Repulsive Photons

In their new experiment, swiss researchers were able to demonstrate that single polaritons – and hence, indirectly, the photons contained in them – can interact with each other. (Source: ETHZ)

Two light beams crossing each other do not deflect one another. That is because, according to the laws of quantum physics, there is no inter­action between light particles or photons. Therefore, in a collision two photons simply pass through each other instead of bouncing off one another – unless one helps them along in some way. In fact, researchers have tried for quite some time now to find techniques for making photons feel each other. The hope is that this will result in many new possibilities for research as well as for practical appli­cations. Ataç Imamoğlu, professor at the Institute for Quantum Electronics at ETH in Zurich, and his colla­borators have now taken a further important step towards the realization of strongly interacting photons.

“Strongly inter­acting photons are something of a Holy Grail in our field of research, photonics”, explains Aymeric Delteil, who works as a post-doc in Imamoğlu’s laboratory. To make light particles repel each other, he and his colleagues have to go to some length, though. Using an optical fibre, they send short laser pulses into an optical resonator, inside of which the light is strongly focused and finally hits a semi­conductor material. That material is cooled inside a cryostat down to minus 269 degrees centigrade. At those low temperatures the photons can combine with electronic exci­tations of the material. That combination results in polaritons. At the opposite end of the material the polaritons become photons again, which can then exit the resonator.

As there are electro­magnetic forces acting between the electronic excitations, an interaction arises also between the polaritons. “We were able to detect that phenomenon already a while ago”, says Imamoğlu. “However, at the time the effect was so weak that only the inter­actions between a large number of polaritons played a role, but not the pairwise repulsion between individual polaritons.”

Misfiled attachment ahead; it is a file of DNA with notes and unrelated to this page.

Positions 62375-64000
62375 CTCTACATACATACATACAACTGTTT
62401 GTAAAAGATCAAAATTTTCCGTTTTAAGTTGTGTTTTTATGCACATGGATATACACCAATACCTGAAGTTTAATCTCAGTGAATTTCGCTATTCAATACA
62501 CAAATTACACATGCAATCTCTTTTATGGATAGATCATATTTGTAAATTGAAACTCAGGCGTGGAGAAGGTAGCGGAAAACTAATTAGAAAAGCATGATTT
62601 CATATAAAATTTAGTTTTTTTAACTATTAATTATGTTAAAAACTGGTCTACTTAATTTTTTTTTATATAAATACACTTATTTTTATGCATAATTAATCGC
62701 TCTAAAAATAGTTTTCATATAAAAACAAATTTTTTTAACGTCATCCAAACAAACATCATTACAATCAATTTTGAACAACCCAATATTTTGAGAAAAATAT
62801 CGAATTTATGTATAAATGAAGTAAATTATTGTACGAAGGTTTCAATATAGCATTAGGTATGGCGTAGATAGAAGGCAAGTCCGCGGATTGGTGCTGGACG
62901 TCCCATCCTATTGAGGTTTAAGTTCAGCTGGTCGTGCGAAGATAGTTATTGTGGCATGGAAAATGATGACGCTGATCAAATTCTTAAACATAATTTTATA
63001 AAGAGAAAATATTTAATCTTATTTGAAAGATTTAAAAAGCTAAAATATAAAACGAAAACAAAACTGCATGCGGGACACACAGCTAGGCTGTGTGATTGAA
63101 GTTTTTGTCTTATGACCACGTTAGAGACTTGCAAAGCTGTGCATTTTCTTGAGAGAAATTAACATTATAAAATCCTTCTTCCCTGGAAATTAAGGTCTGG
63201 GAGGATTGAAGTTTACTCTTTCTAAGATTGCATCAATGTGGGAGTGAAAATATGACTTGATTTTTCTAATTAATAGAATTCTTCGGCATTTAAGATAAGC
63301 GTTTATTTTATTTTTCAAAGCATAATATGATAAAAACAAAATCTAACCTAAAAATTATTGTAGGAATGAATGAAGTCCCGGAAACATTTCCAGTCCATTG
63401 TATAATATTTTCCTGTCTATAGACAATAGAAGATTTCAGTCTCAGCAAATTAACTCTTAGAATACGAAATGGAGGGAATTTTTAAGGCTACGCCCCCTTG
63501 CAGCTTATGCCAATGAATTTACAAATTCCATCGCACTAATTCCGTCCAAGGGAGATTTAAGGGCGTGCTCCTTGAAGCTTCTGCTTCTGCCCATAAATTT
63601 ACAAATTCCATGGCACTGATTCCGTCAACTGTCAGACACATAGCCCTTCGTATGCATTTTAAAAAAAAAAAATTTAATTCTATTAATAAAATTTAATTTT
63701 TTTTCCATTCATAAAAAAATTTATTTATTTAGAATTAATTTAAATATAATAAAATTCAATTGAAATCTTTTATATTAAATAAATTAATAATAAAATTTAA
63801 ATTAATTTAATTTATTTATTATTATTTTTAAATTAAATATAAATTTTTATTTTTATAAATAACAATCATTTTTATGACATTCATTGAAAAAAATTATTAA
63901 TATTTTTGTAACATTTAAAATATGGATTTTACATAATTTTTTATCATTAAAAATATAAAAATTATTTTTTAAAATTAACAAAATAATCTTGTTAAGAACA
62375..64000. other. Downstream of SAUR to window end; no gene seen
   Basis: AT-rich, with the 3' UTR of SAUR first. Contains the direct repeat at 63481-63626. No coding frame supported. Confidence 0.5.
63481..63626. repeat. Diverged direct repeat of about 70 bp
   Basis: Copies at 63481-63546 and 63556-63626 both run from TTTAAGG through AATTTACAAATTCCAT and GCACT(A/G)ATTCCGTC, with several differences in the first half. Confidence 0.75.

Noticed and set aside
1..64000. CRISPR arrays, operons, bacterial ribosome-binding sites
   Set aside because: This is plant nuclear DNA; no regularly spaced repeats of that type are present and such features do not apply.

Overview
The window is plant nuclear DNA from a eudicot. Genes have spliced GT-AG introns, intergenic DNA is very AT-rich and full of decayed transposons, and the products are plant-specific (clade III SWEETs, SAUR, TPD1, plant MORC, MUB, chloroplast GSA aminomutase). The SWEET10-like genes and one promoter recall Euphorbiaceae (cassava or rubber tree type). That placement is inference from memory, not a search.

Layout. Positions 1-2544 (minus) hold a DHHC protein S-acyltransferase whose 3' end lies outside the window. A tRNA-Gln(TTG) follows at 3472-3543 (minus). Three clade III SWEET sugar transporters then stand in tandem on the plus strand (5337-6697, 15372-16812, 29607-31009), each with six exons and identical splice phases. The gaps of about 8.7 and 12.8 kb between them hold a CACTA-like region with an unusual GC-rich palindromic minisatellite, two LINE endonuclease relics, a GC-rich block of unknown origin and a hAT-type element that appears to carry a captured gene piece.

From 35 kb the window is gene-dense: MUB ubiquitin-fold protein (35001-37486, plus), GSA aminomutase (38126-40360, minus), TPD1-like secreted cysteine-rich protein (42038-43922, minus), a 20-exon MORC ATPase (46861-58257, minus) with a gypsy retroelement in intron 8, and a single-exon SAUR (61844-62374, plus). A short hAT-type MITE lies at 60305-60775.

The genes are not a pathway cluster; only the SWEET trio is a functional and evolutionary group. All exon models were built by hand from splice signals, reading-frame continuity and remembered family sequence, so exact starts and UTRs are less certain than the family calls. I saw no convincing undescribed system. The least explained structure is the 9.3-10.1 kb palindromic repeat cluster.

In their new experiment, the researchers were now able to demonstrate that single polaritons – and hence, indirectly, the photons contained in them – can, indeed, interact with each other. This can be inferred from the way in which the photons leaving the resonator correlate with each other. To reveal those quantum corre­lations, one measures the proba­bility of a second photon leaving the resonator shortly after another one. If the photons get in each other’s way through their polaritons inside the semi­conductor, that probability will be smaller than one would expect from non-inter­acting photons.

In the extreme case there should even be a photon blockade, an effect which Imamoğlu already postulated 20 years ago. A photon in the semi­conductor that has created a polariton then completely prevents a second photon from entering the material and turning into a polariton itself. “We are quite some way from realizing this”, Imamoğlu admits, “but in the meantime we have improved further on our result that has just been published. This means that we are on the right track.” Imamoğlu’s long-term objective is to make photons interact so strongly with each other that they start behaving like fermions – like quantum particles, in other words, that can never be found at the same place.

In the first instance, Imamoğlu is not interested in appli­cations. “That’s really basic research,” he says. “But we do hope to be able, one day, to create polaritons that interact so strongly that we can use them to study new effects in quantum physics which are difficult to observe otherwise.” The physicist is parti­­cularly interested in situations in which the polaritons are also in contact with their environment and exchange energy with it. That energy exchange, combined with the inter­actions between the polaritons, should, according to calcu­lations by theoretical physicists. lead to phenomena for which there are only rudi­mentary expla­nations so far. Experiments such as those carried out by Imamoğlu could, therefore, help to understand the theo­retical models better. (Source: ETHZ)

Reference: A. Delteil et al.: Towards polariton blockade of confined exciton–polaritons, Nat. Mat. 18, 219 (2019); DOI: 10.1038/s41563-019-0282-y

Link: Quantum Photonics, Institute for Quantum Electronics, ETH Zurich, Zurich, Switzerland

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